However, layer 2s strive to sidestep this complexity by borrowing their security from layer 1 blockchains — in this case, the Ethereum blockchain. This makes layer 2s more effective independent ecosystems that sit on top of Ethereum and share its security.
Rolling Out Rollups
There are basically two types of rollups: Optimistic rollups, and Zero Knowledge rollups (ZK rollups). Both aim to scale Ethereum by processing transactions on layer 2 before submitting the results back to Ethereum. However, the difference is in how they validate transactions.
In simple terms, optimistic rollups assume that transactions are valid — hence an optimistic outlook. However, it also allows what are called “watchers” to call out fraudulent transactions since blockchain is transparent and public. If a watcher proves instances of fraud, the transaction is reverted, the bad actor penalized, and the watcher rewarded to incentivize them.
Off-chain Labs Arbitrum and Optimistic Ethereum are the top two projects using Optimistic rollups. Despite being in their early stages, both projects have accrued billions in network value.
On the other hand, ZK rollups, unlike their predecessors, attempt to prove that transactions are valid. They do so by submitting validity proof to an Ethereum smart contract along with the bundled transactions. Some prominent ZK rollup adopters include Starkware, Matter Labs, Hermez, and Aztec.
Meanwhile, data shows that the total value locked (TVL) in layer 2 protocols is at all-time highs, suggesting that users are endorsing these projects. Concurrently, data by Dove Metrics reveals that investors are pouring capital into layer 2 protocols.
The Rise of “Ethereum Killers”
In recent times, Ethereum has largely failed to meet the increasing demand in the decentralized world. This has given birth to rival blockchains, or so-called “Ethereum killers,” which have been successful in addressing the scalability issues.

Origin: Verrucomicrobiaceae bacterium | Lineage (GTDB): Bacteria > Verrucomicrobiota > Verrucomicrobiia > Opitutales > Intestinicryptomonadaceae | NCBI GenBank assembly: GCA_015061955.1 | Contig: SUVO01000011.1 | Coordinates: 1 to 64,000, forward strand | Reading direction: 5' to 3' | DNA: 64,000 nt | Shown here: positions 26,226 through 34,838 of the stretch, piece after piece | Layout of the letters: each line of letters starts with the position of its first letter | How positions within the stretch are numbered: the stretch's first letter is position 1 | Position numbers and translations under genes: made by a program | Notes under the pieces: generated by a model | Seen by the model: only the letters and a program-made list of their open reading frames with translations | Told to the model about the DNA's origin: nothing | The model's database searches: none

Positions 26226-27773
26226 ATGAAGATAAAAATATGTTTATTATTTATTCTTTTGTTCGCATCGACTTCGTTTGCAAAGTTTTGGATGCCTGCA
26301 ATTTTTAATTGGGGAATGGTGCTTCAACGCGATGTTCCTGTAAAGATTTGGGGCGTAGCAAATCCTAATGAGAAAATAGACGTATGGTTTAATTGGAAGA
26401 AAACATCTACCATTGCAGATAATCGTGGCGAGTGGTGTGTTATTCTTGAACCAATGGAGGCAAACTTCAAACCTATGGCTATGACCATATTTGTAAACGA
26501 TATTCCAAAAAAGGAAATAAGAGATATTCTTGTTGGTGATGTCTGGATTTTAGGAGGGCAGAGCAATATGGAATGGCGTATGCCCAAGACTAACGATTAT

For instance, Binance Smart Chain (BSC), a rival to Etheruem, can process an average of 55 to 60 transactions per second. The project has grown exponentially since its launch in September 2020. In May, BSC passed Ethereum by nearly 600% in terms of transaction volume. By early July, it had onboarded more than 80 million users.
Similarly, Solana, which can support tens of thousands of transactions per second with a trivial fee of less than one cent, outperformed Ethereum by 500% in August. By mid-September, the blockchain was even matching Etheruem in terms of popularity.
It is worth noting that while Etheruem’s high fee might have pushed some users toward these new projects, they are not closely as decentralized as Ethereum. Moreover, home to over 3,000 Dapps, the bulk majority of DeFi resides on Ethereum. That is why Ethereum is speculated to be the winner of smart contract wars, at least after the Ethereum 2.0 upgrade goes live.
Originally Posted on November 24, 2021 – Explained: Ethereum’s Scalability Problems and Growing Backlash